I love everything about this festival. I love how kid-centered it is. I love how inexpensive it is (although as the kids get older, we’re discovering it becomes more and more costly). I love how everything is run by volunteers. I love how all the money earned benefits the school. I love how excited my kids get over cheap plastic rings and lollipops. I love that we can walk to it. I love the community feel of it. I love that afterwards, we can walk to a local park and meet good friends and then walk to Anita’s with said good friends for good Mexican food.
I spent most of my childhood living in houses on land. That land was surrounded by more land and everything was so open. Views, from everywhere, included fields and tree lines and yard, yard, yard. Often, in Fort Thomas, I feel closed in. The neighbors (as much as I love them) seem too close. The traffic from 27 sounds too loud. The lights from the gas station on the corner seem too bright. The fact that there’s a pseudo-junkyard behind our privacy fence, which you can see from our second-floor windows when the leaves are down, drives me insane. I lament how few stars I can see—my children can see—and that it’s impossible for my children to play tag football or softball in my backyard. As much as I’m crazy-in-love with my house, I wish I could move it to LAND. (Although, while I’m wishing for things, a first-floor laundry room and garage would be nice, too.)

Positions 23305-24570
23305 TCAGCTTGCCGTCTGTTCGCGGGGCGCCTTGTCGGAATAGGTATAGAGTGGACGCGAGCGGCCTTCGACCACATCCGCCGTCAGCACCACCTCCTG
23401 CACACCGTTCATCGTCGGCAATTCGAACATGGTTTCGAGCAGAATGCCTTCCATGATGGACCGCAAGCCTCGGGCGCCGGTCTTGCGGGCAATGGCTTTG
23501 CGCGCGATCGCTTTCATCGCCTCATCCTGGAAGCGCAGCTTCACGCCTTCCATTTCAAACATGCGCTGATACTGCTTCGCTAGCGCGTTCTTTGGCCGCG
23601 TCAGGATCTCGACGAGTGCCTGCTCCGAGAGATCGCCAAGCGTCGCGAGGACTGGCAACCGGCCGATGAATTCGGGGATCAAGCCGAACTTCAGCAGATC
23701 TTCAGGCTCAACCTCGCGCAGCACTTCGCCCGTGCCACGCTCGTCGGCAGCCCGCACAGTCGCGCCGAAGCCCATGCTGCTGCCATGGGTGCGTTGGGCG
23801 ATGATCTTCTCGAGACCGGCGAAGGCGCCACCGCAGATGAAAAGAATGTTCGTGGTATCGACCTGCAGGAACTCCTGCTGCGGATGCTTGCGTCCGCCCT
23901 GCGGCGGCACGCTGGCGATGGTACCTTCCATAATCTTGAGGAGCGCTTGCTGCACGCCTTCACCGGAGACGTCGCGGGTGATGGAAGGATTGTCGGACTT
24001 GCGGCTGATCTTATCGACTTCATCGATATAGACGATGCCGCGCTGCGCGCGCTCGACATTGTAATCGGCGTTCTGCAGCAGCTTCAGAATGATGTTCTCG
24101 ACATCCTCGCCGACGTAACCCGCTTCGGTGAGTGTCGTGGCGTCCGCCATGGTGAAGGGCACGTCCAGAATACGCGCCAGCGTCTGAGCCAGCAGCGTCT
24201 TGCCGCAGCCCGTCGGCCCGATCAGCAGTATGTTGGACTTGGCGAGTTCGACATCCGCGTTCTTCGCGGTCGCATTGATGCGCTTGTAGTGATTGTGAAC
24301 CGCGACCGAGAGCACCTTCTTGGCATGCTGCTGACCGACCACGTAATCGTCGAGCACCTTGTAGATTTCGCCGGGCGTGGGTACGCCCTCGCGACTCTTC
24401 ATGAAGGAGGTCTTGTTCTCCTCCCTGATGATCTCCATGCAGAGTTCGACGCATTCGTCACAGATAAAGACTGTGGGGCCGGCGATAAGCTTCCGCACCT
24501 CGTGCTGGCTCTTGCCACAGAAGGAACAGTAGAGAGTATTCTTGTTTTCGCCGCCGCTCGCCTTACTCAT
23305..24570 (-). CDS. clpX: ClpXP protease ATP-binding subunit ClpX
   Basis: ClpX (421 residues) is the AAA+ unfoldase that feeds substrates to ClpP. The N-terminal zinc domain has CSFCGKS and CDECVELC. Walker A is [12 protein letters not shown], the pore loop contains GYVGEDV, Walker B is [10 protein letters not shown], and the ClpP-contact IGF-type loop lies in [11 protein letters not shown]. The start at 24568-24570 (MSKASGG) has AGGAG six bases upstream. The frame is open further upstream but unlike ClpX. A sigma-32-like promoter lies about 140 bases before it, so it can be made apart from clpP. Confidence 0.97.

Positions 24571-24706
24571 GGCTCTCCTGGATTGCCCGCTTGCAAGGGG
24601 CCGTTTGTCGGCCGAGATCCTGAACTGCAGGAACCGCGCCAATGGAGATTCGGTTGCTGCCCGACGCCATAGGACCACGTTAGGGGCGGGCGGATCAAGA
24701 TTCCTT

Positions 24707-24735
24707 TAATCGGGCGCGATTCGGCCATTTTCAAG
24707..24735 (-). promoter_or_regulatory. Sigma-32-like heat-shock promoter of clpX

But there are advantages to living so close to the city. A short work commute for Andy (something I strongly believe in). Sidewalks. The ability to walk to parks, restaurants, the library, school, the local Y, farmers’ markets and shops. A sense of community (we will long be newcomers in Fort Thomas but already I feel like I know—and am friends with—many). Accessibility to everything Cincinnati has to offer (the zoo, museums, restaurants, sports, the river). Afternoons and evenings spent like the one pictured here.
It could be better, I say. But I think, no matter where I was, I’d think it could always be better. I’m working on that, about myself. It’s slow-going. And the truth is, it could also, easily, be a lot worse. Practicing, working on, gratefulness.
“The grass is not, in fact, always greener on the other side of the fence. Not at all. Fences have nothing to do with it. The grass is greenest where it is watered. When crossing over fences, carry water with you and tend the grass wherever you may be.” —Robert Fulghum